(Originally posted on October 3, 2015)

 

Handling a CRA Audit, Part 2 – What can they ask for?

 

Last month we looked at what can trigger an Audit by the CRA, this month we will take a look at the wide ranging power of a CRA Auditor.

Understanding what the CRA can ask for from you and others (your accountant, your employer, your bank etc.) can assist you in preparing for your Audit and getting out of it as cleanly as possible.

Under the Income Tax Act, the Auditor has the following rights:

  • To examine all books, records and documents of the taxpayer that could relate to the Audit, and any books records and documents held by third parties, which pertain to the Audit of the taxpayer.
  • To enter and inspect home offices and any other place where the taxpayer carries out his or her business, holds property, or maintains records.
  • To require cooperation of the taxpayer and third parties.
  • To make a copy of any document required for the purpose of the Audit or to demand a printout of the digital documents.
  • To not be interfered with. (this is a very serious one that is further explained as “no person shall, physically or otherwise, interfere with, hinder or molest an Auditor while he / she is performing his / her duties” Interfering with or threatening an Auditor is a Criminal Offense!

(Originally posted on September 6, 2015)

 

Handling a CRA Audit, Part 1 – The Audit Process

 

We live within a self-assessment tax system; that is, we tell the CRA what we earned, the deductions we are taking and the tax credits we are utilizing. The CRA then tells us the amount of tax we owe based upon the information that we sent them.

It is this self-assessment type of tax system that gives CRA the right to Audit selected taxpayers to ensure that each taxpayer is paying the amount of tax that they are supposed to.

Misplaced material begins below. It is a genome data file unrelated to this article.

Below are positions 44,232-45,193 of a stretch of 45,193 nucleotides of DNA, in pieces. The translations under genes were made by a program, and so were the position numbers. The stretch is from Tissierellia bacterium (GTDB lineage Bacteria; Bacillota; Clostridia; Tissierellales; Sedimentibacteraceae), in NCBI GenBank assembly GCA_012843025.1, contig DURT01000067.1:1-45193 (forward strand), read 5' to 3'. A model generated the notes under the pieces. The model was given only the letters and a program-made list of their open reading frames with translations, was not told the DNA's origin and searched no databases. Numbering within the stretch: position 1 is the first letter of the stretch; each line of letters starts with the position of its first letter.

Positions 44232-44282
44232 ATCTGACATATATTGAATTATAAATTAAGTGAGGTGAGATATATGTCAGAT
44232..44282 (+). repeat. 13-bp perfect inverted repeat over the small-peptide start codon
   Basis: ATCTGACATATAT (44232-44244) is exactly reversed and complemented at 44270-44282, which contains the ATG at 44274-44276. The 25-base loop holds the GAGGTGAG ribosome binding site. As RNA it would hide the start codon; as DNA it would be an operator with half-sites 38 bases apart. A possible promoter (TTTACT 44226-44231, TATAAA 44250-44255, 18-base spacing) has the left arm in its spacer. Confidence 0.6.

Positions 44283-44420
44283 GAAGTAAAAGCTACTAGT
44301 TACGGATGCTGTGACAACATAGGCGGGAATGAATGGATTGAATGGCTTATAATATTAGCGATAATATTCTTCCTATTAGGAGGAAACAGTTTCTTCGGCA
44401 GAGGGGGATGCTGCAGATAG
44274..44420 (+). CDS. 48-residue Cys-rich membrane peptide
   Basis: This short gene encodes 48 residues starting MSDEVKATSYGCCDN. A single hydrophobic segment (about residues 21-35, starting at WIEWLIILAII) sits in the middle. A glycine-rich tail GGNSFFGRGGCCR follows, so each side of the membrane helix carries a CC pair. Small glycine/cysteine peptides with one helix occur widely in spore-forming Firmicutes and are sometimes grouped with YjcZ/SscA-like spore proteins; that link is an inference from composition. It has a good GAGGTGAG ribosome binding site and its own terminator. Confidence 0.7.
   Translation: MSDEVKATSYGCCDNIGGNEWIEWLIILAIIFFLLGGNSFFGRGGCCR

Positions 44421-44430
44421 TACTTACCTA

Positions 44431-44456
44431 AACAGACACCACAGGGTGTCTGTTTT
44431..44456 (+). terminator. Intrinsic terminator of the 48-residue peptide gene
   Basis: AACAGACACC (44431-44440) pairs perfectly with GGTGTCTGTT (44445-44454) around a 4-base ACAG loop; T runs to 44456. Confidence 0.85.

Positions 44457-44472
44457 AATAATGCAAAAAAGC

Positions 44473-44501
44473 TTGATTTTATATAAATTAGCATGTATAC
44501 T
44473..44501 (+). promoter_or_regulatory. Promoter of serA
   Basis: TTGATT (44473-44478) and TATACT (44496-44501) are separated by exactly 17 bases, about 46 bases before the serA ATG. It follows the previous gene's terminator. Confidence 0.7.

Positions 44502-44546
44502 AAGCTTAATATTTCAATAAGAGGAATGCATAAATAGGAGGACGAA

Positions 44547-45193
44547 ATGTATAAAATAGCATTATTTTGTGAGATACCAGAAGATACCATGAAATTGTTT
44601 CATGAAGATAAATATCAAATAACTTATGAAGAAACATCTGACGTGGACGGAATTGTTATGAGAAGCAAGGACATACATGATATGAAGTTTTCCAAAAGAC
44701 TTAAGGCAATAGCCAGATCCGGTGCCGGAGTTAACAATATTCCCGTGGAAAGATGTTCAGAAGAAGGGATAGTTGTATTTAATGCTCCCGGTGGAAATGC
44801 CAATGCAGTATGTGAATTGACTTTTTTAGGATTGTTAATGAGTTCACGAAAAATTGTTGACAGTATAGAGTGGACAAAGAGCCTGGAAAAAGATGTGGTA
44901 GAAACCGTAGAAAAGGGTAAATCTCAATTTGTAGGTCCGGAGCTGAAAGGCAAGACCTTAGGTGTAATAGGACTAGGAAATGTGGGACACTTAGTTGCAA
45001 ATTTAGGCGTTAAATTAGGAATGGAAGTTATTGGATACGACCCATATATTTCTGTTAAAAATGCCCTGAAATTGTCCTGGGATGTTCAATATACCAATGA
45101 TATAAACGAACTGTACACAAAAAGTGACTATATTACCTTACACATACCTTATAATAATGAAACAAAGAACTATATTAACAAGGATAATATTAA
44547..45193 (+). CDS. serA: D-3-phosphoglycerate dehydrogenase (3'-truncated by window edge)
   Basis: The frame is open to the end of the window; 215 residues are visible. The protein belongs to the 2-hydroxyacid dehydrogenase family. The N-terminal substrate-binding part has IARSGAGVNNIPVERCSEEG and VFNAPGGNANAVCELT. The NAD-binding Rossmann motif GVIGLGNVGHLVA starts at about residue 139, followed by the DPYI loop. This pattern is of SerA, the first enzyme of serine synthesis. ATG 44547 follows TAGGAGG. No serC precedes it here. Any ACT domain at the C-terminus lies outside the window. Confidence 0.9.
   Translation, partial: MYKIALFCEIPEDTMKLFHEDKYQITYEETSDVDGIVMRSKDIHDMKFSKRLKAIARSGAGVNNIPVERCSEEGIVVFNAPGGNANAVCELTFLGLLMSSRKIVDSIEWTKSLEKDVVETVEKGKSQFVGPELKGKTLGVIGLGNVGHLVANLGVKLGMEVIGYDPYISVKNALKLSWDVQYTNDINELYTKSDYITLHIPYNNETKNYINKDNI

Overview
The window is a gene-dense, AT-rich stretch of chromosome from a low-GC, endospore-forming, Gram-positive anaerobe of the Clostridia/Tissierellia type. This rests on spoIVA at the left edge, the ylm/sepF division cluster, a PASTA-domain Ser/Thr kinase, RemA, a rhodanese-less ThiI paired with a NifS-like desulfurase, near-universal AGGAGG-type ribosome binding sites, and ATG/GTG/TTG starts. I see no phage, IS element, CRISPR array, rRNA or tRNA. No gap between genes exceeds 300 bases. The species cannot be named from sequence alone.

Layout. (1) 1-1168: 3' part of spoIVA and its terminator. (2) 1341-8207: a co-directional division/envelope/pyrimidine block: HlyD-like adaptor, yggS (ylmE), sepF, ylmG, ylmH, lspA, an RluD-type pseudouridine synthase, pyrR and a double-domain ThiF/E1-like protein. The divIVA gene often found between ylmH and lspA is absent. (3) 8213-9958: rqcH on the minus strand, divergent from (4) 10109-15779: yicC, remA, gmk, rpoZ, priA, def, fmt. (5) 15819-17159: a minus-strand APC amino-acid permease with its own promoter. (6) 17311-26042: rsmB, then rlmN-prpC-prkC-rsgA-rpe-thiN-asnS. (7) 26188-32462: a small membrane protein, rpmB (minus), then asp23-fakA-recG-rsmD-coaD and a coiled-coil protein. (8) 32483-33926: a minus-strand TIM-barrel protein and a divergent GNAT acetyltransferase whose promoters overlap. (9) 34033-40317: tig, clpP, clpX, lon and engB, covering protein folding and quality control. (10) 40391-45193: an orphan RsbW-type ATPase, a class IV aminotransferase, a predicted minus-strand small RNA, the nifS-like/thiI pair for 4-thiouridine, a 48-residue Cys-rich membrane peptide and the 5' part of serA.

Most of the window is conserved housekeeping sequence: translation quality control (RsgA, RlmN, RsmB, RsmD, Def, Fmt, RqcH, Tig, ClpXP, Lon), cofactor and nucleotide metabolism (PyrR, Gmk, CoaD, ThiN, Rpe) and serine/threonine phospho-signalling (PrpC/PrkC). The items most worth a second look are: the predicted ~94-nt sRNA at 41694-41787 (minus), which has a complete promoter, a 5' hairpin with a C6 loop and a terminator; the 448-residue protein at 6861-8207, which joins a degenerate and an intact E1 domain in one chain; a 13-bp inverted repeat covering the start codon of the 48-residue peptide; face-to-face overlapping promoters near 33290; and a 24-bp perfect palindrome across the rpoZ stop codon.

Although the level of compliance with the Income Tax Act in Canada is high compared with other nations, CRA still conducts millions of audits each year and recovers huge amounts of unpaid taxes, interest and penalties.

Last month we discussed what triggers and audit, this month we will try and show you how to survive the Audit, if you should be selected.

(Originally posted on August 3, 2015)

 

What Prompts a Tax Audit?

For some, it is their greatest fear, for others, a fact of life. The letter from CRA saying they want to review your tax returns.

There are only 2 ways that a taxpayer can be selected for an audit:

  1. Random Change
  2. Targeted Selection Process

We’ll ignore random chance and give you the details for the Targeted Selection Process (TSP).

The TSP is based upon risk factors; the CRA looks for those that are more likely to owe more taxes based upon some specific criteria and experience:

10% of randomly selected taxpayers face an additional tax bill of more than $5,000 while 35% of TSP taxpayers owe more than $5,000 in additional taxes.

(Originally posted on July 29, 2015)

 

Common Business Killers

It is common knowledge that 85% of new business start ups fail within their first 5 years; 90% within the first 10 years. There are a number of ‘common business killers’, when overlooked, these items may lead to the demise of your business:

Lack of Planning: Every new business owner tends to react to each situation or set of circumstances as they arise, without the advantage of a plan, the business owner will jump from crisis to crisis without control or consistency, causing undue stress and teaching employees to operate in the same reactionary form.

A plan should be designed to increase the chances of success, while reducing the likelihood of failure. The plan should take into account the ‘what if’ scenarios and indicate a response to the problem and an efficient and reasonable solution, essentially indicating the competitive advantage of the business thorough differentiation and values.

(Originally posted on July 29, 2015)

 

Allowable Business Expenses

One of the first questions asked by a new business owner is “What can I claim as business expenses?”

Under the Income Tax Act, there is no true definition of what constitutes an allowable deduction against business or professional income. Essentially, any expense incurred directly related to the operation of your business or in direct relation to earning professional income is an allowable deduction. It would be impossible to list every deduction allowed in computing business income, because in theory, any expense incurred for the purpose of earning income is deductible. There are certain restrictions and exceptions to this guideline.

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